Chocolate Pazuzu biscuits


I know last week I promised fondant, but it’s been a busy week. Sense would suggest waiting this ludicrous and pointless blog until the busy-ness has died down. But sense is not what this blog is about. It’s about wasting large amounts of time on fairly reasonable cakes that, if squinted at in the right light, look a bit like something historical. And this week, it’s biscuits that are vaguely reminiscent of Pazuzu amulets. Pazuzu amulets like these:

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Now, making these is very simple. It only took me a couple of hours, and those people who don’t accidentally loose their piping bag, forget where the butter is and burn themselves on the oven, should find this even quicker. Firstly, make the biscuits. I’ve already given the recipe for these under “Glazed brick mushhushu biscuits” (substitute 25g of flour for 25g of cocoa powder to make them chocolate). While the dough is resting in the fridge, make templates of the Pazuzu amulets. Roll out the dough, cut out the template shapes, put them on the baking tray and then put the baking tray in the fridge for about half an hour. Then, put them in the oven.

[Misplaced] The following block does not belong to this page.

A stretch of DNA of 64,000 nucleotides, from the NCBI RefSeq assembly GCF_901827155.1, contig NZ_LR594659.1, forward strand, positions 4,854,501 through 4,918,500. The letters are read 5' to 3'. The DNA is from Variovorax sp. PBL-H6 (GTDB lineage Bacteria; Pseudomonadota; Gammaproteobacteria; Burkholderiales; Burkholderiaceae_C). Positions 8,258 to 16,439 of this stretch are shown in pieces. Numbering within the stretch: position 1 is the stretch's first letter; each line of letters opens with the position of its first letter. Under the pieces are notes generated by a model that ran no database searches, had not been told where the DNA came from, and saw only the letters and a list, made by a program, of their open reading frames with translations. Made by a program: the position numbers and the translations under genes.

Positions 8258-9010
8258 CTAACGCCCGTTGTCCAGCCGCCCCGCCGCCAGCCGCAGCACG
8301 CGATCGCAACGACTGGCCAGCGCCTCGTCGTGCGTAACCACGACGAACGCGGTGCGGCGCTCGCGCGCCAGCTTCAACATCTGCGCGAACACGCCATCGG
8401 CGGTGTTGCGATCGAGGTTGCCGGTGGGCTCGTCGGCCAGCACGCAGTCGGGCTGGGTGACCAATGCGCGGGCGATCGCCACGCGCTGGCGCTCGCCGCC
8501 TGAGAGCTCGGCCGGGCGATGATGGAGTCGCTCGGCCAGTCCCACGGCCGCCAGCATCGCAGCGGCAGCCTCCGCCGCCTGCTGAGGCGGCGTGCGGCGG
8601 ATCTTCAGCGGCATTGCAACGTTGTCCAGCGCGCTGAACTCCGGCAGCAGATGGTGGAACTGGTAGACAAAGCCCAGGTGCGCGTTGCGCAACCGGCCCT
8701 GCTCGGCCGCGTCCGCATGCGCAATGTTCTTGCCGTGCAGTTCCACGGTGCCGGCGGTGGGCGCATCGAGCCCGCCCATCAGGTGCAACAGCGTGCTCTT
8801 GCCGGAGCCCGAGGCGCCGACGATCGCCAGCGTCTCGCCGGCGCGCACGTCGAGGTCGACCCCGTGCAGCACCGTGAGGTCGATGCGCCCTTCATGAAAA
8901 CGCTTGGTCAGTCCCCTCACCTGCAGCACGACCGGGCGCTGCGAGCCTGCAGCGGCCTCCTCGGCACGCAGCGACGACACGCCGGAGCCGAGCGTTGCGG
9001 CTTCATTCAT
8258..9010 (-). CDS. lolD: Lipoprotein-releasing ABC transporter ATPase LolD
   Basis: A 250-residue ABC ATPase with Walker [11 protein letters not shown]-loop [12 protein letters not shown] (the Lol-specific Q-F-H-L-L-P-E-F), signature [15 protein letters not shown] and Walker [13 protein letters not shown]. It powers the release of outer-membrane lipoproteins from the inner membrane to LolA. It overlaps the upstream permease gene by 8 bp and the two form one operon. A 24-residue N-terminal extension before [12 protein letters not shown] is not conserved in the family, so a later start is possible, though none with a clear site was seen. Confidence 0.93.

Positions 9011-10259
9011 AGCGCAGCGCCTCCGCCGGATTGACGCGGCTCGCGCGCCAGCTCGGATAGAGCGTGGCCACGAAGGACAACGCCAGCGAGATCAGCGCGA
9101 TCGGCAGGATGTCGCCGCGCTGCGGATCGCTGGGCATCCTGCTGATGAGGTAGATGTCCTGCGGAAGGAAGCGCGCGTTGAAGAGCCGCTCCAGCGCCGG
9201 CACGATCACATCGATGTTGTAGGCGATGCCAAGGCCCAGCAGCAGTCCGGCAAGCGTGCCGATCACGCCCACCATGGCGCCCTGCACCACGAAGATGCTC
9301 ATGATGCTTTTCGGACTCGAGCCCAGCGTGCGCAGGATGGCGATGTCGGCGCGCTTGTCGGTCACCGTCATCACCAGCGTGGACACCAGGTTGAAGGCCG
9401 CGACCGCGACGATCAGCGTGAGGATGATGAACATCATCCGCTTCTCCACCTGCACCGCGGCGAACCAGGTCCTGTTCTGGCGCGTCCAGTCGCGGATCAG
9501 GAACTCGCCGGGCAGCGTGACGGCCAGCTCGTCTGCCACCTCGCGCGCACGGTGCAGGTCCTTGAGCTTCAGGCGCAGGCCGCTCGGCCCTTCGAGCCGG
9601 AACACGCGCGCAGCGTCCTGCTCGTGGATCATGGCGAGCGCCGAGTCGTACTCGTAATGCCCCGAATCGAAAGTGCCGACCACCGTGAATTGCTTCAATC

While they’re in the fridge/oven, make up two bowls of chocolate royal icing – one stiff and dark, the other liquid and lighter in colour. Fill a piping bag with the stiffer icing, and use it to outline the biscuits, and draw in any of the features that look “lower” on the amulets (I did the mouth and ears for the one on the left, and the strange beard thing for the one of the right). Leave that to set, then “flood” the biscuits with the liquid icing. Once that’s set, draw in the stronger facial features with the stiff, darker icing in the piping bag – the eyebrows, the eyes, the moustaches.